Well here's where it gets interesting. The xyron put a layer of glue onto the back of this "foil" and when I went to peal away the white backing I discovered that what I had was a very interesting faux gilding type material if I peeled very carefully.
Peeling it very carefully.
Here it is on watercolor paper.
And in my collages.
I could add a touch of this copper gold stuff to paper, collages and even metal. Now it's appearing on my collage Christmas gifts, my art journals, and if the Bergamasco boys aren't careful they will be next. What do you think, a little gold in the dread locks?
Are you looking for some holiday inspiration that won't add more debt and pressure to your life? Here are some wonderful ideas for you.
For alternative multi media artists Sally Jean's website is full of amazing ideas, and she's got a book with even more ideas so get inspired here.
Katie Kendrick and Sally Turlington have some amazing inspiration. I'm going to try the Turp paper right away. If you check their links you will be lost for days.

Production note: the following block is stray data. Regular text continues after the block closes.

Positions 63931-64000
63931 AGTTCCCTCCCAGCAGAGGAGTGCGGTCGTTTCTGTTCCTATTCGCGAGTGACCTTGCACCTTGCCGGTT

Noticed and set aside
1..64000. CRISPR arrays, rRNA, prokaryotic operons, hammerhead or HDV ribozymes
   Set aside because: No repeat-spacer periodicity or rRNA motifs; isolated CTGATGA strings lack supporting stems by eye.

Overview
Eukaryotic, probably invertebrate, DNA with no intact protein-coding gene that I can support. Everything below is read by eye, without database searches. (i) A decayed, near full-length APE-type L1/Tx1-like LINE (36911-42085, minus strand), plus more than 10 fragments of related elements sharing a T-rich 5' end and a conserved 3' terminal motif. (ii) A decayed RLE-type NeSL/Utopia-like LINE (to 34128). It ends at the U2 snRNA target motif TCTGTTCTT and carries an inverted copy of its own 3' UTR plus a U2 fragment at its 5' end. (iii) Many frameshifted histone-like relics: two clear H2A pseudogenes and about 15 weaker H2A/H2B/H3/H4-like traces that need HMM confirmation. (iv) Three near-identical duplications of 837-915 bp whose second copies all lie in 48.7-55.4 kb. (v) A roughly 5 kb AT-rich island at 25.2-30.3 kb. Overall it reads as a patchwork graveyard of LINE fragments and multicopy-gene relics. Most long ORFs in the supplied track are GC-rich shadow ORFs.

Here's an excellent blog if you are interested in health & happiness:
The Ririan Project is about creating a brand new life full of maximum achievement and inner peace, a life that has balance in all it’s areas. Start today, read Ririan's blog and work toward a more joyous life!
Ririan is a student in Bucharest, Romania, who reads A LOT about productivity, personal development, health, & nutrition. His blog is full of information to help you make steps towards creating a better life, day by day. And he's got some good ideas about the holidays in there.
Oh, and Lore says don't forget the Beads at Beads for Life. Take a look especially for those working on the 14 Secrets prayer bead swap.
And finally New Dream has a Holiday Survival Tip email gift for you. You can look at the archives and ask them for to survive the holidays. They also have free downloads on simplifying the holidays and other great ideas. Check them out and be encouraged.